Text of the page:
Your browser of choice may have changed a lot in the past year, but luckily the best extensions for making your browser better have kept up with all the most popular browsers. Here are our cross-platform, must-have favorites.
Last time we looked at our favorite browser extensions, we only looked at Firefox. A lot has changed in a year, and now our favorite-extension pool has expanded to several other browsers.
10. Web of Trust (WOT)
Web of Trust, or WOT, is a browser extension that’s designed to help you browse more safely. When you search online, WOT accesses its database to see approximately how safe your search results really are. Next to each result it places a colored circle. Green indicates a safe site, yellow means you should proceed with caution, and red tells you that you should probably steer clear. When you roll over the colored circle, you’ll get more in-depth ratings. If you really want to look into a particular site, WOT can provide you with ratings from other WOT users. This is especially useful for online shopping. WOT has a special rating for vender reliability to help warn you of a potentially fraudulent storefront. WOT is available for Firefox, Chrome, Safari, and Internet Explorer. For Opera and other browsers, a bookmarklet is available.
9. Google Translate
Web translation services are nothing new, but they’re exceptionally helpful when you run into a site written in a language you don’t speak. While these services have been around for awhile, they’ve evolved to make the translation process a lot easier. With the Google Translate extension (gTranslate in Firefox) you can just install it and it’ll recognize when a page is not in your primary language. You’ll receive a request to translate whenever this happens and the extension will reload the page with the translated text. Like all web translations, it’s imperfect, but it’s the closest things your browser’s going to get to a Babelfish. (Note: Google Chrome has auto-translate built in, so no extension’s required for Chrome users.)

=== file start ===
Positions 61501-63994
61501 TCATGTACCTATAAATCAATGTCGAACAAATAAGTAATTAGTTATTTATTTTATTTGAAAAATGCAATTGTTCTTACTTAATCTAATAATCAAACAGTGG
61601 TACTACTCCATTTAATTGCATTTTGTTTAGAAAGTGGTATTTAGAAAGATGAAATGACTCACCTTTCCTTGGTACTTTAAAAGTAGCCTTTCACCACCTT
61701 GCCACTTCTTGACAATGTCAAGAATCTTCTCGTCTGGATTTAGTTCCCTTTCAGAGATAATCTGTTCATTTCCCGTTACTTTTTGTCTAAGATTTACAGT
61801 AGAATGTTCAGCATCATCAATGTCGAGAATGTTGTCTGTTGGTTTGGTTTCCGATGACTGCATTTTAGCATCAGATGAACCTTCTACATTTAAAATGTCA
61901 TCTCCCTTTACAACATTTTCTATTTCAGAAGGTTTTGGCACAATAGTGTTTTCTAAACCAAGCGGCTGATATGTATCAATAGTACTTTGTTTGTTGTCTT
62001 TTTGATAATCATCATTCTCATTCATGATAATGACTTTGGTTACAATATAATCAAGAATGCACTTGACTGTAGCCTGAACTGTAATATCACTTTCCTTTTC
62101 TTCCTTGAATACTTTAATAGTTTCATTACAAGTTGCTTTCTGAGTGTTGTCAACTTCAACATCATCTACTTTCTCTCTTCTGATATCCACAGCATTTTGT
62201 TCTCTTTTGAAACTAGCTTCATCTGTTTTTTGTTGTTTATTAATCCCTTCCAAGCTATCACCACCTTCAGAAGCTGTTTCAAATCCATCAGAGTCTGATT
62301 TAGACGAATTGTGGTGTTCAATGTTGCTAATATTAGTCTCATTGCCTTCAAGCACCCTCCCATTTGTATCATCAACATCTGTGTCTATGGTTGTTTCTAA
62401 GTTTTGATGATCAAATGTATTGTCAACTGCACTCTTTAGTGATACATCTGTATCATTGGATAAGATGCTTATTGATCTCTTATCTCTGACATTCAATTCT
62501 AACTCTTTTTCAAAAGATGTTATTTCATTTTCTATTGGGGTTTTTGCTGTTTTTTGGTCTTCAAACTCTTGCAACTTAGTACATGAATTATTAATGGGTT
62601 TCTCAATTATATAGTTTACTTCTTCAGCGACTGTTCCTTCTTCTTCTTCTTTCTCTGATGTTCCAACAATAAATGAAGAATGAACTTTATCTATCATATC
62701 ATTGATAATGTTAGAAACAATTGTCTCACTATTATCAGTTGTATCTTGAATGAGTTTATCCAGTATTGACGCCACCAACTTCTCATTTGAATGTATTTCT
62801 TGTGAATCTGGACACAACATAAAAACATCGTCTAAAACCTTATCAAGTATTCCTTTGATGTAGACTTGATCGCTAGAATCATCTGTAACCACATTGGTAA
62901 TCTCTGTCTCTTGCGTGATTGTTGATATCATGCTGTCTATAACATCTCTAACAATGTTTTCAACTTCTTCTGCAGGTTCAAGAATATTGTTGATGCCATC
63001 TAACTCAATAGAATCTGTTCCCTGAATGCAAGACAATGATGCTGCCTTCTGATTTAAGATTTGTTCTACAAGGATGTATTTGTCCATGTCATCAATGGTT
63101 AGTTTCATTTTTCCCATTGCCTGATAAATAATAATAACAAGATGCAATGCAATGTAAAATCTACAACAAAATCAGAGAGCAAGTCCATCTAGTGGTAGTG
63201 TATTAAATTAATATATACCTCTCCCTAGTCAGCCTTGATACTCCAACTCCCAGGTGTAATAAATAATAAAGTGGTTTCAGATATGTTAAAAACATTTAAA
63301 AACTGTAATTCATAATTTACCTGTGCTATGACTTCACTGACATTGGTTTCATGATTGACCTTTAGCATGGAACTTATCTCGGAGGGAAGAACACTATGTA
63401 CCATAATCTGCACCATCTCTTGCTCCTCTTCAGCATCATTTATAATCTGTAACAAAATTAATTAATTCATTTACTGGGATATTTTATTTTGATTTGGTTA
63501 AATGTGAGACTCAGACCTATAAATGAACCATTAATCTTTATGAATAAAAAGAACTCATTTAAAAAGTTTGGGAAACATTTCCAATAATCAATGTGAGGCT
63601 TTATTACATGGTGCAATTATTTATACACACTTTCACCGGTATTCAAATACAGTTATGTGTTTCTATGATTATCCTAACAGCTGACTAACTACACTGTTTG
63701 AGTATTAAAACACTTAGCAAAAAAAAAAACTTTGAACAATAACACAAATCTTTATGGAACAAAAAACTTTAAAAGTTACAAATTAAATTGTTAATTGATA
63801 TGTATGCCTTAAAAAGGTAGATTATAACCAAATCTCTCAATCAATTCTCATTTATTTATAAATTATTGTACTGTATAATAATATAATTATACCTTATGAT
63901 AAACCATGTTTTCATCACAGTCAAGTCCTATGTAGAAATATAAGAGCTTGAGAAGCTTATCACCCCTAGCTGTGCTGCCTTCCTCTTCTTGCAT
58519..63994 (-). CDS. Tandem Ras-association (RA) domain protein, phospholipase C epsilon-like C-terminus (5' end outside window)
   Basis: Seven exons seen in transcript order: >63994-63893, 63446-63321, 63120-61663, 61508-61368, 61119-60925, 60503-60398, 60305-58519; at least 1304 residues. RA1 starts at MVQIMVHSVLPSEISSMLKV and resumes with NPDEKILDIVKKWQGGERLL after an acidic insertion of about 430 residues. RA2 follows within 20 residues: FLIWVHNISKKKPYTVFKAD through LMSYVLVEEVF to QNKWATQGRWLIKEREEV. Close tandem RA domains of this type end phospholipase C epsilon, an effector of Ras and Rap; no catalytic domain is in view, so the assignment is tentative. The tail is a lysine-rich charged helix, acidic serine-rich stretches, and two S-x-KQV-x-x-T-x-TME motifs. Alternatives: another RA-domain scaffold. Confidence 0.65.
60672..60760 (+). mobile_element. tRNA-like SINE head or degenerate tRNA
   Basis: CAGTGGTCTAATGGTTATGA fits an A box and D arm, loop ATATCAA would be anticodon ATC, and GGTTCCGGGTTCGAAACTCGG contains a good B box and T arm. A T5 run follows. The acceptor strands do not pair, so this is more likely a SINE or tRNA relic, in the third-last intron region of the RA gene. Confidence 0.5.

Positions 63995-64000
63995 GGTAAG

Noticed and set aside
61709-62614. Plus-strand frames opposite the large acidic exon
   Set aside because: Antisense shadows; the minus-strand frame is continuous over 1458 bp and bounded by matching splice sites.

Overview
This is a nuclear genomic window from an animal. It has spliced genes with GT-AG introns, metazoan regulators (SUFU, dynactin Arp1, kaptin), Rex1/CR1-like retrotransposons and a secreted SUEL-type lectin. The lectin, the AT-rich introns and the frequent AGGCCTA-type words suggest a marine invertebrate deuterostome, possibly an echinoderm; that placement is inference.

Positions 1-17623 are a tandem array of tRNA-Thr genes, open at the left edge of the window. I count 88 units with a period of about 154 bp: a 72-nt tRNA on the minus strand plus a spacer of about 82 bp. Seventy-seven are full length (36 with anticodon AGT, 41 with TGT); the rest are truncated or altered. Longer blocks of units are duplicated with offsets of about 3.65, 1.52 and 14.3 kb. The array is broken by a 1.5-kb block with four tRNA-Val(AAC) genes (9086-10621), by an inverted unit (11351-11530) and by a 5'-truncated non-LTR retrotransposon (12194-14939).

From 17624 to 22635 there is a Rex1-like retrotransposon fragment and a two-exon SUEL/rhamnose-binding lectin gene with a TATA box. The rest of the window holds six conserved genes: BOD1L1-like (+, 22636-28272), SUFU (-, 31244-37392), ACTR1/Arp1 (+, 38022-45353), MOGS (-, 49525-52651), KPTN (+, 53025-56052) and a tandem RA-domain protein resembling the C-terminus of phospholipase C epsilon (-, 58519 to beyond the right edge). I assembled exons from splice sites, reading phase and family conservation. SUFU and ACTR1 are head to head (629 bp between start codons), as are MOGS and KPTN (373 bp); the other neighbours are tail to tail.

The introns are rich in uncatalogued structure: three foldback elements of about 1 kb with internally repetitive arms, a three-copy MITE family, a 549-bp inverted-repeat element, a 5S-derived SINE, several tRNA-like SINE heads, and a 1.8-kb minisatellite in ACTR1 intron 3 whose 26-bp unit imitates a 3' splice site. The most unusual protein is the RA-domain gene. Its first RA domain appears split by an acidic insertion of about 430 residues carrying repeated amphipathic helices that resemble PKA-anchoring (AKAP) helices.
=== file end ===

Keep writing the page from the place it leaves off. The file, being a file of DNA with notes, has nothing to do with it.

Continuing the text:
AutoCopy does what the title suggests. Whenever you select some text in your browser, AutoCopy will automatically copy it to the clipboard. While pressing Ctrl+C (Cmd+C on a Mac) to do this manually isn’t that big of a deal, but what makes AutoCopy really worthwhile (for me, anyway) is the option to copy without formatting. There are so many times where I just want to copy text but want it to conform to the style of the document I’m pasting it into, and AutoCopy cuts out that tedious step no problem.
7. Better Gmail
Gmail’s great, but it’s not perfect, which is why Better Gmail was born—here at Lifehacker no less—out of the need for additional features. It compiles a bunch of the best Gmail-related Greasemonkey scripts to add a bunch of highly desired features to gmail. Those features include hierarchical labels, an unread message count in your browser tab, file attachment icons, row highlights, label links, the ability to hide and show all sorts of things, and more. The official version is Firefox-only, but an unofficial Chrome port is also available.